To facilitate the whole project, our engineer team worked in two teams, one focused on LUIS while the other one on implementing the Cosmos DB Graph. Regular meetings were scheduled to ensure that the interface and definitions are aligned on both ends. With clear interfaces and detailed documentation for LUIS and the Graph, a Python Azure Function was implemented to analyze the LUIS JSON response and used its content to query the Graph.
Microsoft technologies used:
Azure Language Understanding (LUIS)
Language studio simplifies creation, labeling, and deployment for your custom models
No machine-learning experience required
Configurable to return the best response from multiple language applications
Enterprise-grade security and privacy applied to both your data and trained models
Azure Language Understanding (LUIS) is a Cognitive Service for Language feature that understands natural language to interpret user goals and extracts key information from conversational phrases. Create multilingual, customizable intent classification and entity extraction models for your domain-specific keywords or phrases across 96 languages. You only need to train in one natural language and use them in multiple languages without retraining. It comes with state-of-the-art language models that understand the utterance's meaning and capture word variations, synonyms, and misspellings while being multilingual. It also automatically orchestrates bots powered by conversational language understanding.
Azure Cosmos DB
Guaranteed speed at any scale with instant and limitless elasticity, seamless burst capacity, fast reads, and multi-region writes anywhere in the world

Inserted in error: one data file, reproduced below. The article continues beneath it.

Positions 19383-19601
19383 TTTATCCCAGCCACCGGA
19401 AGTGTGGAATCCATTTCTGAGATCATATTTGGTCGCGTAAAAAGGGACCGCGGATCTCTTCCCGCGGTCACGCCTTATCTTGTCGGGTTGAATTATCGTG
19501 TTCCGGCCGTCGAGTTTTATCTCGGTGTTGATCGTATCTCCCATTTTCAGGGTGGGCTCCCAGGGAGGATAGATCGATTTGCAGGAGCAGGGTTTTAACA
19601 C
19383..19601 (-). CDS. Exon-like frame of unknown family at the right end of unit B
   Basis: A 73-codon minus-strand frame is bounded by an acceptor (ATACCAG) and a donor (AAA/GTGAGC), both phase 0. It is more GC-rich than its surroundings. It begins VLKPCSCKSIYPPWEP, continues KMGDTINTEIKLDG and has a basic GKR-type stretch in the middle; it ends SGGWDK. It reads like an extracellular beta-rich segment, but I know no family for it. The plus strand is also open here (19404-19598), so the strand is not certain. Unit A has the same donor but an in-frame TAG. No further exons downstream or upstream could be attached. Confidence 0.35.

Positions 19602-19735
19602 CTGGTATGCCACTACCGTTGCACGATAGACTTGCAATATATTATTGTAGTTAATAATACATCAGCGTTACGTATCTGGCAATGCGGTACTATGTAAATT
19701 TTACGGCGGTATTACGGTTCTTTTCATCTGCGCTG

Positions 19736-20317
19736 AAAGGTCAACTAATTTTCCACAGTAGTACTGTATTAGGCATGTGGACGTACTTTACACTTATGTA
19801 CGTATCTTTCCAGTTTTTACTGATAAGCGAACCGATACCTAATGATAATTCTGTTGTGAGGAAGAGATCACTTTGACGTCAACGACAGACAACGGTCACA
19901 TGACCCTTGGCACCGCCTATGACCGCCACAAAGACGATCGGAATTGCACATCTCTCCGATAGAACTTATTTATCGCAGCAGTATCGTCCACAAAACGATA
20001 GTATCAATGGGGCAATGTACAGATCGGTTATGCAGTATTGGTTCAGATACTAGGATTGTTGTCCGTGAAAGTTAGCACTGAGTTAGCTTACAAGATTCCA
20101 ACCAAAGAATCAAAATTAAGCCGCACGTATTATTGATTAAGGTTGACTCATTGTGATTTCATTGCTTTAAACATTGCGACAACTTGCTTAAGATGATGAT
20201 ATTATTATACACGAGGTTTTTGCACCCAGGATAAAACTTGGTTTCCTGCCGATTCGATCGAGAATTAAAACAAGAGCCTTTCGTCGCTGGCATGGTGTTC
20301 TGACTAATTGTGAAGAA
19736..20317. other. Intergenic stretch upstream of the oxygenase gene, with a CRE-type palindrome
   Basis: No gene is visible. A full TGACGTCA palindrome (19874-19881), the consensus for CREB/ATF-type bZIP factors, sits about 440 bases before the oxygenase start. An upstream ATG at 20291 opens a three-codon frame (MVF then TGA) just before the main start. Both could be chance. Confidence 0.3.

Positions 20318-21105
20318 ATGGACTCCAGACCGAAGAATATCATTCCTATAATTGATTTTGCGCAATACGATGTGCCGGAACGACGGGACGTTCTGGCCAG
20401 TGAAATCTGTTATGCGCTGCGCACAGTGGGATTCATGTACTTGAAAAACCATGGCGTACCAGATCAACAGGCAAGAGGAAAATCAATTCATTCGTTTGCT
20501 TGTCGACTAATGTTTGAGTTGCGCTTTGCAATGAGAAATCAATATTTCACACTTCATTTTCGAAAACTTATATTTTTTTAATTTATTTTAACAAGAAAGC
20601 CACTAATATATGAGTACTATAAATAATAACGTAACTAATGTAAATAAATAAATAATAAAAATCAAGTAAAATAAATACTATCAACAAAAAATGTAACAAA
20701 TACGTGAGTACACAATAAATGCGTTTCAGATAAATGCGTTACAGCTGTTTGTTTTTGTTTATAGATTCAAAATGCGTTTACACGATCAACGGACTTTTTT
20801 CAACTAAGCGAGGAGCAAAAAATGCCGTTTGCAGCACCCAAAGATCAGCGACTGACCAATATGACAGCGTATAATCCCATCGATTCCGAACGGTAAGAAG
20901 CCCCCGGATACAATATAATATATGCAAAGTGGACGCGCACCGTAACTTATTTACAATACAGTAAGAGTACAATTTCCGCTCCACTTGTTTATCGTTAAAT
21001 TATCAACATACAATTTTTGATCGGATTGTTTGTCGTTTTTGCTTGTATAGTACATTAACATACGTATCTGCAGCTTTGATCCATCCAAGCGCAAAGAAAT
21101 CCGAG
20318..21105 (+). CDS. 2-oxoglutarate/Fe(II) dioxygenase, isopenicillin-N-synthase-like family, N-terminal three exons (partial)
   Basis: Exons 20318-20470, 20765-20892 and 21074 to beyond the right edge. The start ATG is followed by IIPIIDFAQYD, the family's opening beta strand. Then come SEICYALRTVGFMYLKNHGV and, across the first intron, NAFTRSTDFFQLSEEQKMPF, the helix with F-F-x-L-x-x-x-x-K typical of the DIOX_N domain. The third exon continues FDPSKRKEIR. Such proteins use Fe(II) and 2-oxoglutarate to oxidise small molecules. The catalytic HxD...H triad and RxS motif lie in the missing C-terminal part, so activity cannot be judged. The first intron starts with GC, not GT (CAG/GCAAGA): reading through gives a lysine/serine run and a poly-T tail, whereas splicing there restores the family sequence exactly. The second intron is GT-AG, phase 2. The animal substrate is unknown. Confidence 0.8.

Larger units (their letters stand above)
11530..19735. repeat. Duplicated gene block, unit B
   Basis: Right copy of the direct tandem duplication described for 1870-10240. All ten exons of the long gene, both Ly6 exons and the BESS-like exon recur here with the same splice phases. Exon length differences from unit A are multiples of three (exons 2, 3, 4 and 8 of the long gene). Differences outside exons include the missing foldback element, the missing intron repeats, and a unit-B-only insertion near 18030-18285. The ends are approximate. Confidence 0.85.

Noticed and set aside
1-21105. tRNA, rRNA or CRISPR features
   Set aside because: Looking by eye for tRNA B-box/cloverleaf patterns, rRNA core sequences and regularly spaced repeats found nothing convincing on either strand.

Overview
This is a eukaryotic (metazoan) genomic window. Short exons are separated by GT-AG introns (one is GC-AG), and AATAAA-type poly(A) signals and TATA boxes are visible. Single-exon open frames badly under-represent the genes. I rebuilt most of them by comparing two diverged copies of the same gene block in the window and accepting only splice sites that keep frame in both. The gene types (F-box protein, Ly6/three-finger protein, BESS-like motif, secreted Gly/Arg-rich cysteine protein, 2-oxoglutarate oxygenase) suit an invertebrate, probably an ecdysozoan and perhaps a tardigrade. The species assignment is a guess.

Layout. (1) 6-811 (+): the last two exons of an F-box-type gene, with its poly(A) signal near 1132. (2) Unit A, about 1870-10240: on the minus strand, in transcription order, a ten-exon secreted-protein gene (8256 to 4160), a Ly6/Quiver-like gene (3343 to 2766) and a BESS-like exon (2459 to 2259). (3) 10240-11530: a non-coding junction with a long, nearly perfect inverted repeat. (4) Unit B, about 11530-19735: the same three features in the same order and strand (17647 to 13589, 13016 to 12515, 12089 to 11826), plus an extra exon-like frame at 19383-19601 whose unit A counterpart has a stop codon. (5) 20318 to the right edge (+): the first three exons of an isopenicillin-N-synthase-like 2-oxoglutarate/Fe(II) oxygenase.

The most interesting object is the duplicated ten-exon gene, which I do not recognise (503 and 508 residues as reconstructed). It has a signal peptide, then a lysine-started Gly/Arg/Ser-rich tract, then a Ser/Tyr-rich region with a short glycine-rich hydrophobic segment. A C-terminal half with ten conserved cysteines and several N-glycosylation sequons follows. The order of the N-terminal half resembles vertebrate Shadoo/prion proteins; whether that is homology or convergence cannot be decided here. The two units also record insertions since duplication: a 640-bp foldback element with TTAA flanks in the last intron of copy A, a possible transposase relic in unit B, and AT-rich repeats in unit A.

Fast, flexible app development with SDKs for popular languages plus a native Core (SQL) API, APIs for MongoDB, Cassandra, and Gremlin, and free dev/test options
Ready for mission-critical applications with 99.999-percent availability, continuous backup with point-in-time restore, enterprise-level security that guarantees business continuity, and no-ETL analytics over real-time data
Fully managed and cost-effective serverless database that responds to application needs by instantly and automatically scaling up and down, and offers consumption-based pricing options
Azure Cosmos DB is a fully managed, serverless NoSQL database for high-performance applications of any size or scale. Get guaranteed single-digit millisecond performance and 99.999-percent availability, backed by SLAs, automatic and instant scalability, enterprise-grade security, and open-source APIs for NoSQL databases including MongoDB and Cassandra. Enjoy fast writes and reads anywhere in the world with multi-region writes and data replication.
Microsoft AI Co-Innovation Lab helped the BBC successfully create a prototype that retrieved unique educational math-related content in response to user’s natural human language request. In addition, the prototype can analyze user’s intent and deliver more relevant and directly embed responses, rather than linking to content.
Before project delivery, we had testing sessions on the 'companion'. It was able to retrieve webpages and mathematical definitions for human requests. For example, when it was asked "What is a hypotenuse?", the 'companion' come back with a book definition of the term hypotenuse. Nonetheless, we also worked with the BBC to stretch goals such as returning a different page based on the exam board of synthetically created users, which added value to the ‘companion’.